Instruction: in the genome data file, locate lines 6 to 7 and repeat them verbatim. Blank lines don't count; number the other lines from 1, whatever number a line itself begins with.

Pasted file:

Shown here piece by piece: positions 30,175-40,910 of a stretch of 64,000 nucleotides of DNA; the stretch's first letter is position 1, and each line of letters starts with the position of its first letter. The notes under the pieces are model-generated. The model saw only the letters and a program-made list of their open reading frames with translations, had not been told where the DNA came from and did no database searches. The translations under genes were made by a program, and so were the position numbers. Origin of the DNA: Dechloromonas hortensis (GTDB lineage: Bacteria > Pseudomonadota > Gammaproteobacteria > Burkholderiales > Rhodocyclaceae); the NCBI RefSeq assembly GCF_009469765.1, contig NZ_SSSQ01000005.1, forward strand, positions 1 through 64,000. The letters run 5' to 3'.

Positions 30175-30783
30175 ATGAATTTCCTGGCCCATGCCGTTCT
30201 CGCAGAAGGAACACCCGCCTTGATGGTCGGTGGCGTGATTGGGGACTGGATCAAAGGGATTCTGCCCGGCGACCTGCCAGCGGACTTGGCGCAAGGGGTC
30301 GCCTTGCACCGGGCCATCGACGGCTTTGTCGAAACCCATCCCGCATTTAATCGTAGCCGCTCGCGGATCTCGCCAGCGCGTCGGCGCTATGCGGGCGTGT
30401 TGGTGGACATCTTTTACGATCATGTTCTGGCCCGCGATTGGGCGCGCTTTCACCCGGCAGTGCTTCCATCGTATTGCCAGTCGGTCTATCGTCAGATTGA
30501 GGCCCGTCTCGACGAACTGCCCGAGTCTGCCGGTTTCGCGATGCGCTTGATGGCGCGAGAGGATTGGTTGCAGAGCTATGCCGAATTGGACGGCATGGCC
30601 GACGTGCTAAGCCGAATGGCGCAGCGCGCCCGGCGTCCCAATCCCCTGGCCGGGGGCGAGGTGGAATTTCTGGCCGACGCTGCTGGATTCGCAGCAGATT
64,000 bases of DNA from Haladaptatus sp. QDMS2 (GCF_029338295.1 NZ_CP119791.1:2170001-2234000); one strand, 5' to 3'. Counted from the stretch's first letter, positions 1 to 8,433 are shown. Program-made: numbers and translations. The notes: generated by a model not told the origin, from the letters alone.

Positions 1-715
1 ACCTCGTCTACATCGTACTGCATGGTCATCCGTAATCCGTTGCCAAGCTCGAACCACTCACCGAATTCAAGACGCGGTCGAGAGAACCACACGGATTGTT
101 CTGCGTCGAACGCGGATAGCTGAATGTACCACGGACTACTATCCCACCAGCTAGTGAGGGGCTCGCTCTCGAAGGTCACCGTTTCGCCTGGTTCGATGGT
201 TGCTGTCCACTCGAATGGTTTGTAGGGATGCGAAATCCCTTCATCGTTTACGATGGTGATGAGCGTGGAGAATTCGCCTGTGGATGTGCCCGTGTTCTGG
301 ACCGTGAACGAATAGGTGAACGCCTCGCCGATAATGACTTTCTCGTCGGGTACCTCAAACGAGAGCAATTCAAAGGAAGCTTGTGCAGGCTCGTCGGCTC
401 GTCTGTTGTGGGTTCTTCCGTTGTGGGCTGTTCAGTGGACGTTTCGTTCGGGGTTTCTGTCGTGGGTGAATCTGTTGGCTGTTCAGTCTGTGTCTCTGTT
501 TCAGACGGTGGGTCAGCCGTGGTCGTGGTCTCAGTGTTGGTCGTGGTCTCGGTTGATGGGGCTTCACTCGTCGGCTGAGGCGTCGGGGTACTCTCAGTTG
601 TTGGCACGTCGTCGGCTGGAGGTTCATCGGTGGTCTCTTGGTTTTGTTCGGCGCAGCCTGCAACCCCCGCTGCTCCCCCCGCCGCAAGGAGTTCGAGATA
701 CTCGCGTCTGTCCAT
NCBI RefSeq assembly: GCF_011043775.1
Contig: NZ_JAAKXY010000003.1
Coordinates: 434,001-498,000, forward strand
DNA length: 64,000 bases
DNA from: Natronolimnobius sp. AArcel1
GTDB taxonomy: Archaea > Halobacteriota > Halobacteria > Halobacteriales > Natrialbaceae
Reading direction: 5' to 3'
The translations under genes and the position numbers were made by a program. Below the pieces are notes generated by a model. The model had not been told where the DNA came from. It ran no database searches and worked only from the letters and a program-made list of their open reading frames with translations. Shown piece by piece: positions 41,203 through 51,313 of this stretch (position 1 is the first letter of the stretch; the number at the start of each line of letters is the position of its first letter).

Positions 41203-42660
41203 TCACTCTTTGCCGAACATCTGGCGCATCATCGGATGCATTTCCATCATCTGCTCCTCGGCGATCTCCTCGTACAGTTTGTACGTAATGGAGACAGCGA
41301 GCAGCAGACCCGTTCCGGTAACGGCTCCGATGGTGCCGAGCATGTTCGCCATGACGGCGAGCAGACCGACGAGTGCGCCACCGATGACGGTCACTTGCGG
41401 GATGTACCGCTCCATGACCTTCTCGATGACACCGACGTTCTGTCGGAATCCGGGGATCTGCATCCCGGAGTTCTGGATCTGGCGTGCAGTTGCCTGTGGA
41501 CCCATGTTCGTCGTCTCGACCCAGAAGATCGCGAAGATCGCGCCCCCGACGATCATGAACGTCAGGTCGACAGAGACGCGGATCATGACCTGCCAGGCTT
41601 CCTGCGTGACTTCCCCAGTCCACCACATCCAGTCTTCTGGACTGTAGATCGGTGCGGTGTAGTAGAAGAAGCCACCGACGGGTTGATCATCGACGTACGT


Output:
30401 TGGTGGACATCTTTTACGATCATGTTCTGGCCCGCGATTGGGCGCGCTTTCACCCGGCAGTGCTTCCATCGTATTGCCAGTCGGTCTATCGTCAGATTGA
30501 GGCCCGTCTCGACGAACTGCCCGAGTCTGCCGGTTTCGCGATGCGCTTGATGGCGCGAGAGGATTGGTTGCAGAGCTATGCCGAATTGGACGGCATGGCC